We continue to amble our way up the slope, the ice giving us a nice excuse not to race up this first section, and giving us time to warm up into our stride. Dale's last hill was well before the end of 2015, his last munro a while before that. I am slightly better prepared for the trip, having a couple of trips up Dumgoyne and a snowy trek up the cobbler in the preceding few weeks to help keep the legs moving. It certainly doesnt show, Dale's gangly frame and long legs tend to give the impression he hovers over the ground! We cut higher and higher into the corrie and were rewarded with spectacular views over the Black Mount and towards Stob a'Choire Odhair and Stob Gabhar.
3 Dale surveying our task
4 and deciding on a more pleasant view
As it was all going so pleasantly it was only a matter of time before the first (and thankfully only) calamity of the day. As we went to cross the frozen Allt an Dothaidh we chose different paths, with markedly different outcomes. As I looked for some boulders protruding out of the ice to hop across, I turned to see Dale about to step onto the snow covered ice over the stream, his words were "this bit seems fine", as he promptly completed a fine slip straight onto his backside and slowly started to slide helplessly down the slope! In my fits of laughter I couldnt get my camera out quick enough, and sadly could only snap the end of his desperate recovery!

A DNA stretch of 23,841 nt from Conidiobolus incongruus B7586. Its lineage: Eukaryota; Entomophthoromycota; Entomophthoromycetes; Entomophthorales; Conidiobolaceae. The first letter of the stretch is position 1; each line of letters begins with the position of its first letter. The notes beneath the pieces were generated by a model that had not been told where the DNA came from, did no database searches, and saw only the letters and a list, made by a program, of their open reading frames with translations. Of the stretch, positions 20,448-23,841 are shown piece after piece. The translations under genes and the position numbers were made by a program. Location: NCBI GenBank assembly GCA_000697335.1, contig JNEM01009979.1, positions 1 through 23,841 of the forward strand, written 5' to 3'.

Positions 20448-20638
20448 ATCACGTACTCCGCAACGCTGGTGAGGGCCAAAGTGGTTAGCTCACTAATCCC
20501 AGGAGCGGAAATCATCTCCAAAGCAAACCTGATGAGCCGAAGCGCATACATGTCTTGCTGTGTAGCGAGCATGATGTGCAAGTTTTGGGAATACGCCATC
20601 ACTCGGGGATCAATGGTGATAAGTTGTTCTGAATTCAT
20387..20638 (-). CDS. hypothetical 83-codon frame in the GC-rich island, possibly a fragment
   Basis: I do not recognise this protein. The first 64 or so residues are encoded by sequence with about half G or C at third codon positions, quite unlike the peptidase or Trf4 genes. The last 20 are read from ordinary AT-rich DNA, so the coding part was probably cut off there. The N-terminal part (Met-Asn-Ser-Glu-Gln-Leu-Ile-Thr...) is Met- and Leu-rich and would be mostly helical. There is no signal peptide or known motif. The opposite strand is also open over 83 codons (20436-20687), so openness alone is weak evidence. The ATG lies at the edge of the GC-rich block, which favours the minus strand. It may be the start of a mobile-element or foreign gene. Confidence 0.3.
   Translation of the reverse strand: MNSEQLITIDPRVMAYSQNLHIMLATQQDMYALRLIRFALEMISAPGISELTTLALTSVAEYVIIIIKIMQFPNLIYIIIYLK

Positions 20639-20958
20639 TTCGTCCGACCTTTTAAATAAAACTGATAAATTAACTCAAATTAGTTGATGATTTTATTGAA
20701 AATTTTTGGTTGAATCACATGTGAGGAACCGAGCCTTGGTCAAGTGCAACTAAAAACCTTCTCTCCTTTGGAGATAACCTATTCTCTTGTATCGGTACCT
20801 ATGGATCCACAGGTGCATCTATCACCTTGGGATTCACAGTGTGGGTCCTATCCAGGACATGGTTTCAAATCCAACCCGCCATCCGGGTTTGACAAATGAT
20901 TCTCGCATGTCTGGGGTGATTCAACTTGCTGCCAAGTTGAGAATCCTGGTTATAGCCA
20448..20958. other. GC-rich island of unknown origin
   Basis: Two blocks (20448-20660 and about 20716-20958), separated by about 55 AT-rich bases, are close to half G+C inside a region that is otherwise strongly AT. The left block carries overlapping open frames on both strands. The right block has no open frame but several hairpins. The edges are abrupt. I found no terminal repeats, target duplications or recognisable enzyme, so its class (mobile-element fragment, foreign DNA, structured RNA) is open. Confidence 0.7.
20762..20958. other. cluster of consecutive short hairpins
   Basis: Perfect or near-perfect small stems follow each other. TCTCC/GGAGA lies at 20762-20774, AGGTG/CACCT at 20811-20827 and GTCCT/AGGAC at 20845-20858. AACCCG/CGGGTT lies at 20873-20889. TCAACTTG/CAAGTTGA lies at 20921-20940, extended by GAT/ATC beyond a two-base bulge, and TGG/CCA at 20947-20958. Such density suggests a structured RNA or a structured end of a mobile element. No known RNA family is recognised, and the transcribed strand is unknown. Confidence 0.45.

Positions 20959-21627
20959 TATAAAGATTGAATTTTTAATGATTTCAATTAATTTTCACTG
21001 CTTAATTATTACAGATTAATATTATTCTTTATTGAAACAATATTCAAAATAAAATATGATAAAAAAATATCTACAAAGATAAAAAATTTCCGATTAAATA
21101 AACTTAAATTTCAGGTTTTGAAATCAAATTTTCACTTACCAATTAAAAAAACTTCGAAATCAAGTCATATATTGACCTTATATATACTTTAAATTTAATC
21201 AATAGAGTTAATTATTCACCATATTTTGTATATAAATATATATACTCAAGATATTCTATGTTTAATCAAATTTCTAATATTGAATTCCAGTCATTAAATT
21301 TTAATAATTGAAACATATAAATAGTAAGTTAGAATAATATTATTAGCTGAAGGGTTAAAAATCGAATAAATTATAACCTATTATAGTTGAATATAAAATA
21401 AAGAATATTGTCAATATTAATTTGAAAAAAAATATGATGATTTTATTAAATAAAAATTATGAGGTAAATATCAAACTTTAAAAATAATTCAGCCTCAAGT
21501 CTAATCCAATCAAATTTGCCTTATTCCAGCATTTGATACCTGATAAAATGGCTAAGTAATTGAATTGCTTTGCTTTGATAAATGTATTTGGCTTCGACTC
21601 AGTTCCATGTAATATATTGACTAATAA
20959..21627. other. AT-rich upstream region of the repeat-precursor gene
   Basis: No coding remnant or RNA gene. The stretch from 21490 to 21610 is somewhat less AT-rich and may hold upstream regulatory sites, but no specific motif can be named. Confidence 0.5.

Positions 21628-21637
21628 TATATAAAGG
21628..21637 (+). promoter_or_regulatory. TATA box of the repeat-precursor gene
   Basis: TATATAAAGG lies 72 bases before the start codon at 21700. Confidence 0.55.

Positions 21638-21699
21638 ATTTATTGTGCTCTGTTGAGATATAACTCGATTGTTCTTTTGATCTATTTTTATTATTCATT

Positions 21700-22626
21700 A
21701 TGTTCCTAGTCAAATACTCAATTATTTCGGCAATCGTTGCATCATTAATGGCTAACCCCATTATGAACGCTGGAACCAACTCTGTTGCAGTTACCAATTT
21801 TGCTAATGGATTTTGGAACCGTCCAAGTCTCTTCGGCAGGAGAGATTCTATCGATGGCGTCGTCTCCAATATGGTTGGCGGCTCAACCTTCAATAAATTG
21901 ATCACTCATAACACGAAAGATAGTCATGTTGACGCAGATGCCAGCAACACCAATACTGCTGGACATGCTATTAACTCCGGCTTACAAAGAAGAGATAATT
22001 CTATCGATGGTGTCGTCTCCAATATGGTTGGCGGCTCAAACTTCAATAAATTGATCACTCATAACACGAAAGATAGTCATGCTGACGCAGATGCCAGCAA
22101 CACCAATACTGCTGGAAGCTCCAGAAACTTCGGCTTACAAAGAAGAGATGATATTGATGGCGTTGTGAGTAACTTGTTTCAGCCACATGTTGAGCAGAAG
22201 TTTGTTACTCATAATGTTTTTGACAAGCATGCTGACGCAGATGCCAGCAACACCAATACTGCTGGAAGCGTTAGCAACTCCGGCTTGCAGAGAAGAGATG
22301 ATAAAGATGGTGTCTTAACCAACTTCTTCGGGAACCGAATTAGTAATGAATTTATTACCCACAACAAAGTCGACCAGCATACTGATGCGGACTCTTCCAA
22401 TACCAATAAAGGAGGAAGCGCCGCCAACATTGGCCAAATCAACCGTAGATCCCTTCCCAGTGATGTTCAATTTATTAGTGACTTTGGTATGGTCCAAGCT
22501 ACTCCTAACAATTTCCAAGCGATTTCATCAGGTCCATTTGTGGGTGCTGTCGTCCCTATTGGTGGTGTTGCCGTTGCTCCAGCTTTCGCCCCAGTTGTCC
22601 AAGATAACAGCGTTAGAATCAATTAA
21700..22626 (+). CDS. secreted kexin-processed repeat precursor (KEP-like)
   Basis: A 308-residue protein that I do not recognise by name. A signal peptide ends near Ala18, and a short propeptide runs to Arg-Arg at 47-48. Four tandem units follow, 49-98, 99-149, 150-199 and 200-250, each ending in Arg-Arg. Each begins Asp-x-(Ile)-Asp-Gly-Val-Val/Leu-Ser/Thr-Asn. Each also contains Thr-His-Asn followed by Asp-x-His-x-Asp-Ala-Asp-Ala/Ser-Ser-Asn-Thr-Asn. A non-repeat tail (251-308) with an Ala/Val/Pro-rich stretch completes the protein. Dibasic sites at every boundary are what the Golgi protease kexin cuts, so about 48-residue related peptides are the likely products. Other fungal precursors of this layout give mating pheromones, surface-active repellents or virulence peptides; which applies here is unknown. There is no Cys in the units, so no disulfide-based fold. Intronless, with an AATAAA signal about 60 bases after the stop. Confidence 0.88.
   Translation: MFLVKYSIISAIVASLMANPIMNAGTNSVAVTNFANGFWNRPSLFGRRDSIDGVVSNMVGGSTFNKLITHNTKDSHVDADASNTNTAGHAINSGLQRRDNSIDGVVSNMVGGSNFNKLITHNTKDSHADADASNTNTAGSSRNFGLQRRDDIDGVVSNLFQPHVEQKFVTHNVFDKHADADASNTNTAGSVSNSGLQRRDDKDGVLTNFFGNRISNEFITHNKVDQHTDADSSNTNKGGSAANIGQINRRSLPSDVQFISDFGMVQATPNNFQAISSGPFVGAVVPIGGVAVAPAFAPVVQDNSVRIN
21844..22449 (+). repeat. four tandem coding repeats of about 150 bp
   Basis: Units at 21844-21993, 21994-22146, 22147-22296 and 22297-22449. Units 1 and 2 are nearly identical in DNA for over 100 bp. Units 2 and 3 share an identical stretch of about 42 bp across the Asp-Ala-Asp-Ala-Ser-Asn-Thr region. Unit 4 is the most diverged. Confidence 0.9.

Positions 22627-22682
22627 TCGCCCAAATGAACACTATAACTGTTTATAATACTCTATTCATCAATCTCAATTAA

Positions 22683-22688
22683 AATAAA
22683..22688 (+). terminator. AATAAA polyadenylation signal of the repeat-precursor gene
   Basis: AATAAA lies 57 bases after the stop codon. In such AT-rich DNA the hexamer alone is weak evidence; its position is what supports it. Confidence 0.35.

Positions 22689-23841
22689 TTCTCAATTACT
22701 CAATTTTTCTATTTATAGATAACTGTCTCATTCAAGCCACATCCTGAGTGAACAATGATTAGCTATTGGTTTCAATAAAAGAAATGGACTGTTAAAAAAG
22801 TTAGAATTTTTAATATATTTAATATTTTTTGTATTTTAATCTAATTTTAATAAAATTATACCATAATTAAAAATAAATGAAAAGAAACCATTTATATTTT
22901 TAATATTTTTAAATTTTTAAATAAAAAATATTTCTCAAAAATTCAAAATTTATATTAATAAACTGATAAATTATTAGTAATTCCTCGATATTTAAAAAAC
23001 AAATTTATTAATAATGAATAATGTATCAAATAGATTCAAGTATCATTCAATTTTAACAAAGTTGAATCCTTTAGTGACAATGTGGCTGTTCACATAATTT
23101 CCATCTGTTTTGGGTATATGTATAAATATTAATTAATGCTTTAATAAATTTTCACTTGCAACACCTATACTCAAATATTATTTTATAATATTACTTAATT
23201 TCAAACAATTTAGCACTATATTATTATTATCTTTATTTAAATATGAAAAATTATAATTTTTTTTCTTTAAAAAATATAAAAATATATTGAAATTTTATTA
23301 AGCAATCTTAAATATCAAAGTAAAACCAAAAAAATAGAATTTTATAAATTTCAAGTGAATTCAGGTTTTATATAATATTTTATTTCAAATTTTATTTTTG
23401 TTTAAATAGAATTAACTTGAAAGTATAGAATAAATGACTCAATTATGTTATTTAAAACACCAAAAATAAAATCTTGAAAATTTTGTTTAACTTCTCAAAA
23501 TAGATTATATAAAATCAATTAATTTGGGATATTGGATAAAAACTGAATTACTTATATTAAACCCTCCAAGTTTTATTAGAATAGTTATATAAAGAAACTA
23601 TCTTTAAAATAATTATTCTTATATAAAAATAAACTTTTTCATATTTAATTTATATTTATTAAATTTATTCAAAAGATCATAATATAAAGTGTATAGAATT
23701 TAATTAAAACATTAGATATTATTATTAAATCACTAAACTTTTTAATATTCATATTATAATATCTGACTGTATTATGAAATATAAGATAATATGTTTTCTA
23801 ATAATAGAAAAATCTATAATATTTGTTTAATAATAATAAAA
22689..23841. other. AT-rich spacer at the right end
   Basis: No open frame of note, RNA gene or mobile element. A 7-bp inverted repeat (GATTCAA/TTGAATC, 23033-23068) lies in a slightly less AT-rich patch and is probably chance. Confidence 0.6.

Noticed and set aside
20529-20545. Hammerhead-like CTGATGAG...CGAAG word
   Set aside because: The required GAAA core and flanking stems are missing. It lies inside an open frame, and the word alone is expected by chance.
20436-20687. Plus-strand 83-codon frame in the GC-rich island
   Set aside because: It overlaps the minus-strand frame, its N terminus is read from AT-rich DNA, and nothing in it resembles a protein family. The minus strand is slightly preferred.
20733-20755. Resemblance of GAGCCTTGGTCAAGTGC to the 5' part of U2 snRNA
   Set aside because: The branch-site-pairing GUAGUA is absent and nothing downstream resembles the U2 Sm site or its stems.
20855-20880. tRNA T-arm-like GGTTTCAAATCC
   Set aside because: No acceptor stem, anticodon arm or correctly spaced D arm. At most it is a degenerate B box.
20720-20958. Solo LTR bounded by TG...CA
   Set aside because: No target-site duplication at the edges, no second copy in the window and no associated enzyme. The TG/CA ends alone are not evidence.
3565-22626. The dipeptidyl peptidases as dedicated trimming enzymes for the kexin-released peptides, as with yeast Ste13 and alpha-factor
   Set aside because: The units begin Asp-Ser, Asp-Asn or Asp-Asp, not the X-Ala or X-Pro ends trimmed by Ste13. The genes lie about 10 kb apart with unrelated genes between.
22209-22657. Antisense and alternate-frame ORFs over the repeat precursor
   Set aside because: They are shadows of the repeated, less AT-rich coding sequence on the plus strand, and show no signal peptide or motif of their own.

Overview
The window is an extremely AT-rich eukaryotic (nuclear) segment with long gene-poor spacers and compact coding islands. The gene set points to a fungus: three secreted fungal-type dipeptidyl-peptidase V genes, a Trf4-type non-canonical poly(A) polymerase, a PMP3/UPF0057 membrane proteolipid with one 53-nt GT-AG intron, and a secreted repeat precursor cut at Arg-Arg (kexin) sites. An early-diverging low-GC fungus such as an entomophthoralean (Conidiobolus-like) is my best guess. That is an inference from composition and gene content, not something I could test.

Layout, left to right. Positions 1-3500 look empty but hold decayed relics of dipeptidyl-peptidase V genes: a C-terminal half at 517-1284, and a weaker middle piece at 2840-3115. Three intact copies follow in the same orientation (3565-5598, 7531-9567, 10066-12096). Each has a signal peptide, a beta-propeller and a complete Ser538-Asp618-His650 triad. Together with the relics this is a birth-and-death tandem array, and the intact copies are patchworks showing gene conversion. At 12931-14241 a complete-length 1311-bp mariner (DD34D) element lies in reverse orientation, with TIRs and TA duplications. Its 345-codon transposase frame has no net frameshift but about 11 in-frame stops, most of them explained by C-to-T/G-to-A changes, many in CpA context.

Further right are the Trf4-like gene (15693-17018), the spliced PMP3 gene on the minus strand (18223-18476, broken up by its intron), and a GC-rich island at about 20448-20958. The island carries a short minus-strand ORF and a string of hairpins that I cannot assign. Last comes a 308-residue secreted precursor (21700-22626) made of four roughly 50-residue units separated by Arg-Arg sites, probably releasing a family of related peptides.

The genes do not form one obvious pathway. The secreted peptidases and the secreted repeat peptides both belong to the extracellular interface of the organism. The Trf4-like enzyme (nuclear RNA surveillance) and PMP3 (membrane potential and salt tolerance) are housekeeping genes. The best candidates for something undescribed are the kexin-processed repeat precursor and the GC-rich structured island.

5 His words were, this bit looks fine..!
The ensuing laughter propelled us both up the hill and into the great bowl of a corrie below the bealach and from here we could see the usual path and two more walkers who gave us a nice scale for the next photo! The snow here was thin and in several spots dusted over patches of ice on the main path, making it all the easier to charge straight towards the base of the next slop and avoid the slipperiest bits all together. In the second picture you can only see one of the gents highlighted in the photo before, I have no idea where he went! Perhaps to the facilities around the back of the large rock?
6 Up to the belach
7 John charging on
As we caught up with the two gents in front of us we caught a little glimpse that we might not just get as fantastic a day as we hoped, a stray cloud causing the sun to dim substantially for a minute or two, however it did make for an excellent "moody" photo looking up towards the ridge!